As Moore's Law nears its end, we are searching for alternative technologies and architectures to further increase performance. Cryogenic computing has gained considerable attention in the last couple years, due to the highly ideal performance of CMOS circuits at very low temperatures. While cryogenic operation can provide impressive performance benefits, it introduces a new trade-off space which must be examined. Additionally, it does not eliminate current bottlenecks for performance, such as the memory wall. Processing-in-Memory architectures present an interesting opportunity. They are suitable to operate at cryogenic temperatures, enable lower cooling costs via extreme energy efficiency, and enable compute and memory capabilities in this regime with relatively minor adjustments to the architecture.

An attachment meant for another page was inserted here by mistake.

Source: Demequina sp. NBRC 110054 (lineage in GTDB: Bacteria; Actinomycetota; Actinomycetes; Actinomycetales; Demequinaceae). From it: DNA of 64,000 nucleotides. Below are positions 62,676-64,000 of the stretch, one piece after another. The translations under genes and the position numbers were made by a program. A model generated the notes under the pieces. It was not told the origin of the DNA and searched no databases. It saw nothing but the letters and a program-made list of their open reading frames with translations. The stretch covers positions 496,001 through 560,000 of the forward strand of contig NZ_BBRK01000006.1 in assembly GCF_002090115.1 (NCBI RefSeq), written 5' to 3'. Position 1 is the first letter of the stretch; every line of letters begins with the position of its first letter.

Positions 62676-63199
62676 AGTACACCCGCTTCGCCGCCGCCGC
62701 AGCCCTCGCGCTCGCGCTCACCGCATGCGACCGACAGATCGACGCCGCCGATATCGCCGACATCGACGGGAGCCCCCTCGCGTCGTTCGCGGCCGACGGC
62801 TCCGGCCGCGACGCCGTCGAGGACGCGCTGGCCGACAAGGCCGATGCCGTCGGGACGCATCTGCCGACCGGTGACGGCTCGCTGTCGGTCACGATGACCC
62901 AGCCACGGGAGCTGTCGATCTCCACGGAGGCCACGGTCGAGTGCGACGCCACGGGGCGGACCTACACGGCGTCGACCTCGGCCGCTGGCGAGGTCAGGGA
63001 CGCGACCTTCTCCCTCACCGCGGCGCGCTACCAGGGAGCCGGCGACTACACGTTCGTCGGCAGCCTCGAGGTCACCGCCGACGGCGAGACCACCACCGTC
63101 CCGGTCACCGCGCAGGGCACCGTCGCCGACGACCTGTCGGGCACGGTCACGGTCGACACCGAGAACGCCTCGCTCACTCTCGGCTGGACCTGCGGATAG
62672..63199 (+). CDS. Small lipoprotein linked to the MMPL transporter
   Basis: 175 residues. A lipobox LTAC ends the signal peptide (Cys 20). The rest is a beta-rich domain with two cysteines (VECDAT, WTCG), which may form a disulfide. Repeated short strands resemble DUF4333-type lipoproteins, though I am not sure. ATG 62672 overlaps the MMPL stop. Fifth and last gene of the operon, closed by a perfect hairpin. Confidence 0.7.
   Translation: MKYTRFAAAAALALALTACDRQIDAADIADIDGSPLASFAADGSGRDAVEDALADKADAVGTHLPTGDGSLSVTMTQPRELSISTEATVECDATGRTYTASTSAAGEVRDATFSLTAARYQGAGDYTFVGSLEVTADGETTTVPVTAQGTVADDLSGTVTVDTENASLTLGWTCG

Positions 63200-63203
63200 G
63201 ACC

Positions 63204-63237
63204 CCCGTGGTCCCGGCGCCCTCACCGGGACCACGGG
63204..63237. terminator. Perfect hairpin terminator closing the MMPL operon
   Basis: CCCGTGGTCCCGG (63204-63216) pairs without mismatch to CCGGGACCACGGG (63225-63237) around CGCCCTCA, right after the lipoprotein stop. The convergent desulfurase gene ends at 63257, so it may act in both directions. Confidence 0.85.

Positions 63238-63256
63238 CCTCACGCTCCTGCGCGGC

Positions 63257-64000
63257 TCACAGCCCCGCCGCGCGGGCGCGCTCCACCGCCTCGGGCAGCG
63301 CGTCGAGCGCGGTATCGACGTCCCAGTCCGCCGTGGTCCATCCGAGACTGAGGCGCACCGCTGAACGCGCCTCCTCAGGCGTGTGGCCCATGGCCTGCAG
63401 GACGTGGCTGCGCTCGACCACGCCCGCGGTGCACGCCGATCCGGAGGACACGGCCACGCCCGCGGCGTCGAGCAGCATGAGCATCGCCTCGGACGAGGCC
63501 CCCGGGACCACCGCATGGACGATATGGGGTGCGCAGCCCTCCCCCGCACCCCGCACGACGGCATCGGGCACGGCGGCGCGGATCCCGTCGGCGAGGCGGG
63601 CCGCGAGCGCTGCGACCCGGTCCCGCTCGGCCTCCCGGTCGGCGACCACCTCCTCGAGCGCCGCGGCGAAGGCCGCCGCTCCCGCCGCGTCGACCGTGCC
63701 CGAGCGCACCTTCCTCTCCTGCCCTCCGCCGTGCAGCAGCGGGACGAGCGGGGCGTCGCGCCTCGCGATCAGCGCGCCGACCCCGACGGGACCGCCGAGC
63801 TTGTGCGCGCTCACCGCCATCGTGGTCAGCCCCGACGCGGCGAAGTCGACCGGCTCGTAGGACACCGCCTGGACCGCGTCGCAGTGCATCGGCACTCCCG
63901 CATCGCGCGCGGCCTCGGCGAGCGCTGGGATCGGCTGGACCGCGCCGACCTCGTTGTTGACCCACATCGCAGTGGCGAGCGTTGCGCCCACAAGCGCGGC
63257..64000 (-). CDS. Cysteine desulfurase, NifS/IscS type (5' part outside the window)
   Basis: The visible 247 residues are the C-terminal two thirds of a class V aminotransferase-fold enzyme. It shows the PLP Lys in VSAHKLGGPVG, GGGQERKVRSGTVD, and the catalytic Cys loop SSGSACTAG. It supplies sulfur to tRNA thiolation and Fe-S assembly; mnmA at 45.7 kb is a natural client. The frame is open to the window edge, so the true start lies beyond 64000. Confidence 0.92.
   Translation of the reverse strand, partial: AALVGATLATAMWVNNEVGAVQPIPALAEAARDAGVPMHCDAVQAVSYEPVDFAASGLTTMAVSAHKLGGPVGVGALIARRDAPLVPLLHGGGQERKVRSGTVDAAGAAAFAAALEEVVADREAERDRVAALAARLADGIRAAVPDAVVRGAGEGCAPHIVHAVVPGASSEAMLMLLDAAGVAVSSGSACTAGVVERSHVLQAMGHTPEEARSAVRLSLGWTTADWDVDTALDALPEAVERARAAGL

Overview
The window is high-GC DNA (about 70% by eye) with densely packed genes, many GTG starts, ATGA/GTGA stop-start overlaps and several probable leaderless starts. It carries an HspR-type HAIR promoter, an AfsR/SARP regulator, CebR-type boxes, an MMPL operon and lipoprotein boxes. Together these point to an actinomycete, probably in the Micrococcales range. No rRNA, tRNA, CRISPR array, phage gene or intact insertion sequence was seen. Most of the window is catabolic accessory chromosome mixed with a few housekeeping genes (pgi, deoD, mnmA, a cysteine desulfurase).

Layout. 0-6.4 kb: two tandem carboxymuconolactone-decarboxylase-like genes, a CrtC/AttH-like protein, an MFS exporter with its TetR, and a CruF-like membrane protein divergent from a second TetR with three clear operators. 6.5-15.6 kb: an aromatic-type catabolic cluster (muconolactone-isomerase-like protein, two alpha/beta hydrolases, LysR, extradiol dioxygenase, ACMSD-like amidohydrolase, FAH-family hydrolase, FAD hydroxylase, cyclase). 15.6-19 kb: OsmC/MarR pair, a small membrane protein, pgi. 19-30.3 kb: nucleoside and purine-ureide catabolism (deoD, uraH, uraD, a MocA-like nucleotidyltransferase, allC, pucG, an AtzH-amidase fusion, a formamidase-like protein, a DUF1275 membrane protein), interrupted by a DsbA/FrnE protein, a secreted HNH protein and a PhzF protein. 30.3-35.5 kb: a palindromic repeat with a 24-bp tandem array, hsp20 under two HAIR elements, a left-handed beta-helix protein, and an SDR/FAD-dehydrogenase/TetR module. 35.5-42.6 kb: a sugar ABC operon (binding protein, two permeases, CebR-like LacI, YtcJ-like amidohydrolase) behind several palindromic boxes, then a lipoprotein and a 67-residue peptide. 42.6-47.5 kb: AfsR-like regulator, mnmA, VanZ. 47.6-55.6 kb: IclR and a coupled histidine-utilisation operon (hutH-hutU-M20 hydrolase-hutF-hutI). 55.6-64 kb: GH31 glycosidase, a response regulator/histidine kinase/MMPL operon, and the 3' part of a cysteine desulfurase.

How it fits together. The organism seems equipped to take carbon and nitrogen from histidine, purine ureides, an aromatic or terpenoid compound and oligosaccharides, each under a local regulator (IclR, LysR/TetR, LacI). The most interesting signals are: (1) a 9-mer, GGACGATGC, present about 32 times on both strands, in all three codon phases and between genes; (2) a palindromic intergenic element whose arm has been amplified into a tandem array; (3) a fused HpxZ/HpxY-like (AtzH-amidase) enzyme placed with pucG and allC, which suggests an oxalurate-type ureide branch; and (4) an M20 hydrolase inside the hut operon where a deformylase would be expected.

Bibliographical notePublisher Copyright:
© 2002-2011 IEEE.
- Cryogenic computing
- processing in memory